I will say this, however; I do not believe that in all my 60-something years I have never been so distressed and upset about the democratic process and what appears to be a pig-headed disregard of a large section of public opinion - with the possible exception of Margaret Thatcher's imposition of the Poll Tax on the Scots to gauge the reaction before it was rolled out over the rest of the UK. Disaster scenarios are forecast on a daily basis for 'Brexit' and even if only a fraction of them are partly true, we are in for the Cresta Run without a bobsleigh.

POSTSCRIPT: The day after I finished writing this, our Prime Minister made a speech from Lancaster House setting out the criteria for the UK leaving the EU. The main thrust of this was to be reassuring to the Markets and Finance people, and Sterling duly rallied to remain up on the day. Mrs May's other points seemed to this observer to merely state what we already knew - that we cannot access the Single Market without freedom of movement of EU citizens, for example.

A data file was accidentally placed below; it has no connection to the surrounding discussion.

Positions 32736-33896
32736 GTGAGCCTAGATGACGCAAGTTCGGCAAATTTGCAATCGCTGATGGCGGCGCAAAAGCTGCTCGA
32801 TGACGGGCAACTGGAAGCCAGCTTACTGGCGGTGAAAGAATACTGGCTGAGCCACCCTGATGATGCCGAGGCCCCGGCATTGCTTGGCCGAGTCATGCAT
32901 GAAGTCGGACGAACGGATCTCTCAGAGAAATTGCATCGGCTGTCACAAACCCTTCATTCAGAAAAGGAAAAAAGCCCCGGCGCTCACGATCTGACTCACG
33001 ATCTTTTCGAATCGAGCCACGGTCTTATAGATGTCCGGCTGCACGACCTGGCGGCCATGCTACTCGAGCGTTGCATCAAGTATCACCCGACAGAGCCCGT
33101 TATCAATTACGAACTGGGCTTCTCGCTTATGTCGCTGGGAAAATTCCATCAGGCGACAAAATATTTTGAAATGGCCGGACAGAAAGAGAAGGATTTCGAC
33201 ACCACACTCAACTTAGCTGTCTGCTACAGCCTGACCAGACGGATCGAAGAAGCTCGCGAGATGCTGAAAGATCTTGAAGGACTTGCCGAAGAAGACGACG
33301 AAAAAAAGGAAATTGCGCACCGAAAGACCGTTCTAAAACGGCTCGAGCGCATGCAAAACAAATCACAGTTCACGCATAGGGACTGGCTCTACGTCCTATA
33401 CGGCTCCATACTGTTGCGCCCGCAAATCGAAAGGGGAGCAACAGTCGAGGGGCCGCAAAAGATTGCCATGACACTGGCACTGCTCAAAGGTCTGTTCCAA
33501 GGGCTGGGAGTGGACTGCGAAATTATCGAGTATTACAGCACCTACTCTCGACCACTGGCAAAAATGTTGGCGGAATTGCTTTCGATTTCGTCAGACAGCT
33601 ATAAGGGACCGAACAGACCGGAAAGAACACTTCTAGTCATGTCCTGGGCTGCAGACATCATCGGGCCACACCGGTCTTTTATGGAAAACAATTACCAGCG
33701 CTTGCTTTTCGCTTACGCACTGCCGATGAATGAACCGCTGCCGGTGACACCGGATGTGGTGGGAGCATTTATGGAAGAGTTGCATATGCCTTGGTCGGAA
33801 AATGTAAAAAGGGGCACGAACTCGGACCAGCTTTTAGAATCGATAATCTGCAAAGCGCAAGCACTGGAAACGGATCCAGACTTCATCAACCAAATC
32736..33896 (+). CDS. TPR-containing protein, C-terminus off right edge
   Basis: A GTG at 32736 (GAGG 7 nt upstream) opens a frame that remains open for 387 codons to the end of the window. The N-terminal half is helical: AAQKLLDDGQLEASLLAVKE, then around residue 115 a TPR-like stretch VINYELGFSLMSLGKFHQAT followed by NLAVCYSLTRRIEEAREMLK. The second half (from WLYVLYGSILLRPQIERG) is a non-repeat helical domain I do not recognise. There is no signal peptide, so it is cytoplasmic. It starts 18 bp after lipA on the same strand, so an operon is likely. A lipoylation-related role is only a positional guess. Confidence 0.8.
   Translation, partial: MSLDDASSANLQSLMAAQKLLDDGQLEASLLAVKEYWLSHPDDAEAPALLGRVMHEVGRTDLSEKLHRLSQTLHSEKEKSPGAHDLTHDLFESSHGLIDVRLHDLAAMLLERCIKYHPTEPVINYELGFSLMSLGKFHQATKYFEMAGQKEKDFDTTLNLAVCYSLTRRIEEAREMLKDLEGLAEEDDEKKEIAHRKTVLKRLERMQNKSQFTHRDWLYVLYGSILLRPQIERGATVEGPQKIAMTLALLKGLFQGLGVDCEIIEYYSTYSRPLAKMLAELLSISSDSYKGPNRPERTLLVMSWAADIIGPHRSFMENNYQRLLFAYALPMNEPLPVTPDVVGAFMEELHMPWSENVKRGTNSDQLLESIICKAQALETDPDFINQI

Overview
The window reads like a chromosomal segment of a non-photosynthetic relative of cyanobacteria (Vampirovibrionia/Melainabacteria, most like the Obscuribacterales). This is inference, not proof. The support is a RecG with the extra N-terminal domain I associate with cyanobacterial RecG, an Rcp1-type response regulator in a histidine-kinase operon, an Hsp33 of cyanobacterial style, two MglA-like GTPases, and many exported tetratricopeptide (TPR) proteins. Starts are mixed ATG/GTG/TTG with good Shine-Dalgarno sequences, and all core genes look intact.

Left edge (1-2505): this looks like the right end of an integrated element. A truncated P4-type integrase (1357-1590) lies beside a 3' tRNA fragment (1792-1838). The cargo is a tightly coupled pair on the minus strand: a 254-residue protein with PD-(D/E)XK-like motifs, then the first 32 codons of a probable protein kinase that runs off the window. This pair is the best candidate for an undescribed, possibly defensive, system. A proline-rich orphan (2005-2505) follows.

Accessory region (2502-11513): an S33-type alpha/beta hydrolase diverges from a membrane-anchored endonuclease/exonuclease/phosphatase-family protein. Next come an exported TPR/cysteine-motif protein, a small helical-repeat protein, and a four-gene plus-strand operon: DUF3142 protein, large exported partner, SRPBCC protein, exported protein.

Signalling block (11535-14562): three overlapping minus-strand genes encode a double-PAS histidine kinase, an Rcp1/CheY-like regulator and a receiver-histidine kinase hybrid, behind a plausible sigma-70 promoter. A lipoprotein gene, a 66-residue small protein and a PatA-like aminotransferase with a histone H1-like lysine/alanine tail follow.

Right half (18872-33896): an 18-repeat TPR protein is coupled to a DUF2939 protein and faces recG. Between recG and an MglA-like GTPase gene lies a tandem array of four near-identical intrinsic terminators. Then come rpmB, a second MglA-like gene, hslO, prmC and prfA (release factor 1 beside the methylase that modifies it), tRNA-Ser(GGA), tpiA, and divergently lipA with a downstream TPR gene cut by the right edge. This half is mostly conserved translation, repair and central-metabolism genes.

I am an EU citizen at present, and I am happy to note that when I cease to be one, Mrs May would like to negotiate a special settlement to ensure that I can still visit my family in Eire without re-establishing border controls. Not a certainty, but at least an acknowledgement that old Otto wasn't entirely wrong after all. However, I may yet join the throng at the Irish passport office seeking to register my allegiance to the land where more than a few of my ancestors originated. Peace. Out.